The graduating students of the Department of Chinese and History (Cultural Heritage Stream) of CityU presented the online exhibition “Re-discovering Joseph Needham’s Science and Civilisation in China” from 5 to 25 April 2020.
Born in the United Kingdom, Joseph NEEDHAM was one of the most well-known biochemists and historians in modern history. He had been working at the University of Cambridge when he met a group of Chinese researchers in 1930s. This encounter aroused his interest in science, technology and civilisation in China, into which he delved for the rest of his life. He even initiated and edited an on-going series of publication Science and Civilisation in China, with seven volumes published to date, detailing great scientific achievements of ancient China.
Technologies featured in this online exhibition included papermaking and printing, ceramic making, natural dyeing, Chinese medicine, and the technology behind the hand-spindle and catapult. The exhibition allowed visitors to explore the technologies from different perspectives like history, processes, and modern applications. The contents of the exhibition, like the story of Joseph Needham, history of ceramic making which dated back to 20,000 years ago, main philosophy behind Chinese medicine, were drawn upon chapters in Joseph Needham’s weighty publication. “We re-examine Joseph Needham's research results in an interesting way,” Vincie CHIU and Yvonne LIU, members of the organising team, shared.
Apart from navigating through the information, different activities were arranged on specific dates, ranging from video shows, interactive quizzes, to hands-on workshops and telegram chat. There were, for example, a video show featuring an interview with a Chinese medicine practitioner, the “Ask Joseph” telegram chat session which taught the viewers to prepare soup based on different weather conditions, a video course on using natural liquid extract with different pH values to do fabric dyeing, among other interactive activities.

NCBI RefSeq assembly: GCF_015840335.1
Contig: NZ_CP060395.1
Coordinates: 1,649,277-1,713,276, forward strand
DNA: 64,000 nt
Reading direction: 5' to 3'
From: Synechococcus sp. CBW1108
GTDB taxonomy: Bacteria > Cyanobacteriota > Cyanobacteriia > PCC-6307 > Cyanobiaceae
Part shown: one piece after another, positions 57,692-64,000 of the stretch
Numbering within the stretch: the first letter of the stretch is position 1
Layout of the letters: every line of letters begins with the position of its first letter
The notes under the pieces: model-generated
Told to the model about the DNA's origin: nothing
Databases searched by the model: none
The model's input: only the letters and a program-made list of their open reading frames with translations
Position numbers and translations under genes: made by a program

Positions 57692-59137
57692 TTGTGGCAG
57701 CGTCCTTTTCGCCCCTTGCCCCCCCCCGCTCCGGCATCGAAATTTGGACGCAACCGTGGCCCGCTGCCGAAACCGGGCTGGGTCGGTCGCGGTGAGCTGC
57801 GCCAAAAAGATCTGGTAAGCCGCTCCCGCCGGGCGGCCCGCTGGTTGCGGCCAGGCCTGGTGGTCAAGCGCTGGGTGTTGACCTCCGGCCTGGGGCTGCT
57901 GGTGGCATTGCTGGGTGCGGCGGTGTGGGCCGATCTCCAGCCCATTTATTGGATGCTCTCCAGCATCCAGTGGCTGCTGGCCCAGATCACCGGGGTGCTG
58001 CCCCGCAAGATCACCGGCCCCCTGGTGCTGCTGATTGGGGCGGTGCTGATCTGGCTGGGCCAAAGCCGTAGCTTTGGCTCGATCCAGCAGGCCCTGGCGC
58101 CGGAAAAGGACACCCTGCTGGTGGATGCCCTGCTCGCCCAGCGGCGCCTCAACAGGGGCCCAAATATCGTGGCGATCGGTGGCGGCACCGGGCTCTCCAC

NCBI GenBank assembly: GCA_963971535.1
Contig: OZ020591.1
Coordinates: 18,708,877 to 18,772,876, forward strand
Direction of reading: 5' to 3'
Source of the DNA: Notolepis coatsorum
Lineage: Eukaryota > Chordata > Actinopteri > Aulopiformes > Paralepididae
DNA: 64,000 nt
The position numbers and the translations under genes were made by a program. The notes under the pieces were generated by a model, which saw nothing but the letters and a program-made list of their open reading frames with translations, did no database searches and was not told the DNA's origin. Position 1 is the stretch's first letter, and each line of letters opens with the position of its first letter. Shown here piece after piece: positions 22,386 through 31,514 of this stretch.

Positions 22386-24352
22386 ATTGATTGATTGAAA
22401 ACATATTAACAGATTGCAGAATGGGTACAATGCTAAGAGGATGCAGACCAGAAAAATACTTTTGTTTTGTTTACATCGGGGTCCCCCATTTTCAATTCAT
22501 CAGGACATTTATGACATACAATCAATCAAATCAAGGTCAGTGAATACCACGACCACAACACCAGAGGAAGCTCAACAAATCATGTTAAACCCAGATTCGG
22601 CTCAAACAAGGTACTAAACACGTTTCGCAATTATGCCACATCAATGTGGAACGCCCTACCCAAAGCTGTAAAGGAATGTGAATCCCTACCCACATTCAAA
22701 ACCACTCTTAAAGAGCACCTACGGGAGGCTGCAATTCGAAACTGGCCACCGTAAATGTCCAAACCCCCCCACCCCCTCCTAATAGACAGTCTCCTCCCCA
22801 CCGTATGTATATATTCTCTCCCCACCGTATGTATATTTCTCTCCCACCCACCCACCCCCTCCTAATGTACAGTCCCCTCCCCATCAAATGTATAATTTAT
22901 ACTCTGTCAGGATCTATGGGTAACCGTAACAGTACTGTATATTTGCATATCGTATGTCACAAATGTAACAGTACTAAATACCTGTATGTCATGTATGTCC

The students have been preparing for several months for a physical exhibition before a big challenge lay ahead of them——the teaching activities on the campus were suspended due to the COVID-19 outbreak. “After several discussions, we decided to have our exhibition transformed into an online version,” Vincie and Yvonne told. As it can be imagined, this change involved an enormous amount of work such as constructing the exhibition and preparing videos for showing in the activity sessions. Their hard work paid off, and they finally presented some fascinating exhibits online to the public.